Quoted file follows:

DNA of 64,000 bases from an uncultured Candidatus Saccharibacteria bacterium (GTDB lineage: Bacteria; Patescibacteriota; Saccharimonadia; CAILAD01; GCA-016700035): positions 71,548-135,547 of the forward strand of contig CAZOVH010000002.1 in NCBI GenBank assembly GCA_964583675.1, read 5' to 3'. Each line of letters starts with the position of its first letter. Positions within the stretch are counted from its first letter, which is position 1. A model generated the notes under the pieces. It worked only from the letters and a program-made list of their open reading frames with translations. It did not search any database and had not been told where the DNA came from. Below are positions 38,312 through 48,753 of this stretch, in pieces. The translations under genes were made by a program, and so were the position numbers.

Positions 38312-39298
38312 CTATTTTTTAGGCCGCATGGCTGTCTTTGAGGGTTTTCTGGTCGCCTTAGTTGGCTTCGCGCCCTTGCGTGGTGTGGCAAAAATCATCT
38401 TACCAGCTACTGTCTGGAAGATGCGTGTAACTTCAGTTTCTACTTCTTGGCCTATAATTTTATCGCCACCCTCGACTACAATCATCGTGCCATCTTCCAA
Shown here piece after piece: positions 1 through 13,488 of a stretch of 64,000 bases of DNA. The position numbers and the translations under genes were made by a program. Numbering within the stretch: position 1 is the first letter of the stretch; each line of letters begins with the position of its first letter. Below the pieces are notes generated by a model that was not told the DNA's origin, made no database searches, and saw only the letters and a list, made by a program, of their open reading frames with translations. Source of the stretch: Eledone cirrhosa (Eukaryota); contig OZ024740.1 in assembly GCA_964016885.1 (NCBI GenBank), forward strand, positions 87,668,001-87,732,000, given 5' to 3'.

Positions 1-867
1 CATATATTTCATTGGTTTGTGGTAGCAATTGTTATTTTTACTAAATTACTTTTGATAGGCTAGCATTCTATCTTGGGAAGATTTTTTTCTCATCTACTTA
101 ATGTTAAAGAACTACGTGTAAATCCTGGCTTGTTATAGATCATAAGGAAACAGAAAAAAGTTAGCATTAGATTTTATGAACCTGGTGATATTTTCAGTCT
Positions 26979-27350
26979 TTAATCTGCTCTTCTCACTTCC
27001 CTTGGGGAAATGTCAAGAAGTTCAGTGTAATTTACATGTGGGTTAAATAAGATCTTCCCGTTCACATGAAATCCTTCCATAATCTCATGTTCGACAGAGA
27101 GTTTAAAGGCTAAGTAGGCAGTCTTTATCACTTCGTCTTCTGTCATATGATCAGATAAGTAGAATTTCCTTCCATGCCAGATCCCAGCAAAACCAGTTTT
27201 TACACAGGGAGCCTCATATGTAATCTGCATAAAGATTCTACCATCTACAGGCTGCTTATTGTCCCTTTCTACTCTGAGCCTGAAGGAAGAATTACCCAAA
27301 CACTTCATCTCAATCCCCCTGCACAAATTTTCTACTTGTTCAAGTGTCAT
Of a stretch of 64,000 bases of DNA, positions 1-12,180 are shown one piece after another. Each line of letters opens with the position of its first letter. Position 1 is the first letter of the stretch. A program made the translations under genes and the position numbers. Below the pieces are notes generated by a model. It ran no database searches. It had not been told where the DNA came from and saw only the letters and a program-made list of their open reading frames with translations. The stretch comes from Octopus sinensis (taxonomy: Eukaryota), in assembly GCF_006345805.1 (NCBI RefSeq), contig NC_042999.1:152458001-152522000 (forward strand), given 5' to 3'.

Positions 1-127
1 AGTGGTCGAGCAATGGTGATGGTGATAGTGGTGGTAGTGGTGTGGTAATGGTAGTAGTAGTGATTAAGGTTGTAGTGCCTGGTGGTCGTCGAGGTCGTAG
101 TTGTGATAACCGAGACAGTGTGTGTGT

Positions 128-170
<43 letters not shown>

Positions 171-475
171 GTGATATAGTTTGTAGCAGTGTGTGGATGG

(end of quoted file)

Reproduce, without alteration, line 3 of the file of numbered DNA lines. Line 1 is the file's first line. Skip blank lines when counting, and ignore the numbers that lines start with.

38312 CTATTTTTTAGGCCGCATGGCTGTCTTTGAGGGTTTTCTGGTCGCCTTAGTTGGCTTCGCGCCCTTGCGTGGTGTGGCAAAAATCATCT